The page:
SACRAMENTO -- Japanese language professor Kazue Masuyama was a bit emotional when she visited the Hiroshima bombing museum as a middle school student. She says the first visit to the site by an American president will have an effect as well.
Masuyama says a visit to the burned clothing and other relics of the attack that initially killed 140,000 people was different from reading about it in a book.
She said it wasn't just destruction on the day of the bombing, but the lives that were affected afterward, through slow deaths and the discrimination against survivors.
"They had to hide their identities because once exposed to the atomic bomb, they could not get married and they faced discrimination ... it's not the instant effect, but it affects many, many more years after the event," said Masuyama.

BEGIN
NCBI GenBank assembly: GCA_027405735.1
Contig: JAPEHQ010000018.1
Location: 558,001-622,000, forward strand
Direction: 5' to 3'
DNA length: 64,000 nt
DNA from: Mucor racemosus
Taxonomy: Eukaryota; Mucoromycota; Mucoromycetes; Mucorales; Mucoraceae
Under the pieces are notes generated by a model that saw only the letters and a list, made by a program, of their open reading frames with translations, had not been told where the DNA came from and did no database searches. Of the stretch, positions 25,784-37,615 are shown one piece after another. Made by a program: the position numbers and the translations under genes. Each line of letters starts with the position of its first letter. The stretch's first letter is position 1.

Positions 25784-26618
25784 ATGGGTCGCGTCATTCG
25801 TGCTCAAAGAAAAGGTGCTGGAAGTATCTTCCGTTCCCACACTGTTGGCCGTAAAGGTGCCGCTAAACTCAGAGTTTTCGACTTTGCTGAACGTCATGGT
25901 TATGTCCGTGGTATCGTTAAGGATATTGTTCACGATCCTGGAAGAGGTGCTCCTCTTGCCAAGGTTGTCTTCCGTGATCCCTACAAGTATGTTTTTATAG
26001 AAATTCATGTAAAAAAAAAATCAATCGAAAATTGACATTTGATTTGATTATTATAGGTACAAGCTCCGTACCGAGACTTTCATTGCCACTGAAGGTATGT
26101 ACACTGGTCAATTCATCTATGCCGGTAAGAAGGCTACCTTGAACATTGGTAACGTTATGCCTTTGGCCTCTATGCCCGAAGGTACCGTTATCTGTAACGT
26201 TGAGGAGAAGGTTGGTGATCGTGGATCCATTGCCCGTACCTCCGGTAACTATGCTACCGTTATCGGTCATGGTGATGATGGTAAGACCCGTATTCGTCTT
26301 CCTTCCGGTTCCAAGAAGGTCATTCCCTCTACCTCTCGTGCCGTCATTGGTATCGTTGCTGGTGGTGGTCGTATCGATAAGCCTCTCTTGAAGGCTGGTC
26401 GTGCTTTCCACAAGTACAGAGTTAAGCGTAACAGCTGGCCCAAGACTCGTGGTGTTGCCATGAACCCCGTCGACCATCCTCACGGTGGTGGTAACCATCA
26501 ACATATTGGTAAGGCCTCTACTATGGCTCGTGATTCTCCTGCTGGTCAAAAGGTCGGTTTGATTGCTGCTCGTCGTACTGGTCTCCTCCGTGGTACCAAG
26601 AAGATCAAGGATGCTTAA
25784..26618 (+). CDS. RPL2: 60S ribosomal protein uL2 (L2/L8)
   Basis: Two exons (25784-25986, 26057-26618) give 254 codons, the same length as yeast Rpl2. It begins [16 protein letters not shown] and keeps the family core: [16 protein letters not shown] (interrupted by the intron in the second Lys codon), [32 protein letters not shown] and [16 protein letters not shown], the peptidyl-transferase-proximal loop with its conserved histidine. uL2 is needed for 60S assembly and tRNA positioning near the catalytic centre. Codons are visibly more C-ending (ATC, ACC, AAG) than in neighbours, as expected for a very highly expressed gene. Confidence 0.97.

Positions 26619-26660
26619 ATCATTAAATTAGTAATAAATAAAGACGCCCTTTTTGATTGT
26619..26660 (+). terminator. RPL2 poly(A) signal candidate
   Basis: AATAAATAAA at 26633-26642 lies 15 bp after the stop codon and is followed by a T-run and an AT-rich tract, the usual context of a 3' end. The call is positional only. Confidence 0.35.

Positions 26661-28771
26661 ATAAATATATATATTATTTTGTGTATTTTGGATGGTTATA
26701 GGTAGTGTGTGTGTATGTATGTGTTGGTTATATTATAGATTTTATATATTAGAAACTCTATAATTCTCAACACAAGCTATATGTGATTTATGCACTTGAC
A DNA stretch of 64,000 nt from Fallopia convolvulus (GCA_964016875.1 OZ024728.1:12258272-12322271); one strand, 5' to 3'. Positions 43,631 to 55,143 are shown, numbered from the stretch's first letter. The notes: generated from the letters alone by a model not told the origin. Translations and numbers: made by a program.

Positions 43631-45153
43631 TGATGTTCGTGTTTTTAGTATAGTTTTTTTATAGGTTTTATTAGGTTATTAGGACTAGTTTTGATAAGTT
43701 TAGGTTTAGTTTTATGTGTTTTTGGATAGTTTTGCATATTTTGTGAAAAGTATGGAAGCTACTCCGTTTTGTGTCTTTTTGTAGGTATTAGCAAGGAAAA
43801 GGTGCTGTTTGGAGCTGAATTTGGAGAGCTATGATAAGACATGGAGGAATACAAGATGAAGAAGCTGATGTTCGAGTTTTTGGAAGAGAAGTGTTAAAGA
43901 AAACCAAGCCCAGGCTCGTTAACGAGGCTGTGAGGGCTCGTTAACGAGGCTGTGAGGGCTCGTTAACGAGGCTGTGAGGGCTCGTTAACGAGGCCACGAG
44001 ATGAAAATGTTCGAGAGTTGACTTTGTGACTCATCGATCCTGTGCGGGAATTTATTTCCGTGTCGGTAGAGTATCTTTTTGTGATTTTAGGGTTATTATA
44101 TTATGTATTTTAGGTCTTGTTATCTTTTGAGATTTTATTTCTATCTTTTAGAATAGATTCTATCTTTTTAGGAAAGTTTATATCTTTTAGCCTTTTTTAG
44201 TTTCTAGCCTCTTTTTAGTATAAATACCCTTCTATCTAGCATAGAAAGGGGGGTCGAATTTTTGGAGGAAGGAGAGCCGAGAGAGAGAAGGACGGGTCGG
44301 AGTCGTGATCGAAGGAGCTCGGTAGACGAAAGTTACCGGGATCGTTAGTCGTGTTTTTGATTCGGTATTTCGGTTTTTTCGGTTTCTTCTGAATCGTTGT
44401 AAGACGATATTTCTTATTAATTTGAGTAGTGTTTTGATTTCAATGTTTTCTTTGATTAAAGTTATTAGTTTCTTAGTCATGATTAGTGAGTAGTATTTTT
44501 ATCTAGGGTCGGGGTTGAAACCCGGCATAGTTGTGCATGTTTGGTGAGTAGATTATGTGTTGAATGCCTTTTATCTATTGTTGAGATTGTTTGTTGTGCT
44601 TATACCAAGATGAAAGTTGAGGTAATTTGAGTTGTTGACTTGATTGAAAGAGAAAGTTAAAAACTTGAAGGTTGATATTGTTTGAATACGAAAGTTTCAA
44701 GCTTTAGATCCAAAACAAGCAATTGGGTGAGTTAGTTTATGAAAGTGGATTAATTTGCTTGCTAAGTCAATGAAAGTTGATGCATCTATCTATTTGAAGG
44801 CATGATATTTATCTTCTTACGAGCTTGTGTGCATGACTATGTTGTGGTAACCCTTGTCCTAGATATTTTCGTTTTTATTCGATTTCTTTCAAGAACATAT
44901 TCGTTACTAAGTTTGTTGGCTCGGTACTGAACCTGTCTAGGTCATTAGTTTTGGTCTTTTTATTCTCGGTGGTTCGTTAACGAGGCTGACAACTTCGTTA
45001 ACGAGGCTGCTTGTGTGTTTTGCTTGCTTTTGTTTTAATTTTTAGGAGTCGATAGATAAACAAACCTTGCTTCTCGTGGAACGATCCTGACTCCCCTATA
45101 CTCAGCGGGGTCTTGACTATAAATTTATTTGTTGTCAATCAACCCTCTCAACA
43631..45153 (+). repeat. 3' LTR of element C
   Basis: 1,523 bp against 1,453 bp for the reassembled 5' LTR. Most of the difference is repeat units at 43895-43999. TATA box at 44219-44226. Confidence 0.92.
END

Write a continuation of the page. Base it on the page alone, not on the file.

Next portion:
Masuyama actually led a student group to Hiroshima in January. Her students were affected by the trip to the bombing museum as well.
"It made me really emotional, I was shaking and crying a little bit," said Michaela Erwin.
And engineering student Kenny Mercado has a new perspective too.
"The ugly side of science made me realize...that in the future when I make something it should not be used for weapons," said Mercado.
Masuyama says the president's visit is an act of reconciliation and should serve to bring attention to the dangers of nuclear war.
"I think he will bring great awareness about what would happen if someone were to drop the bomb any place," said Masuyama.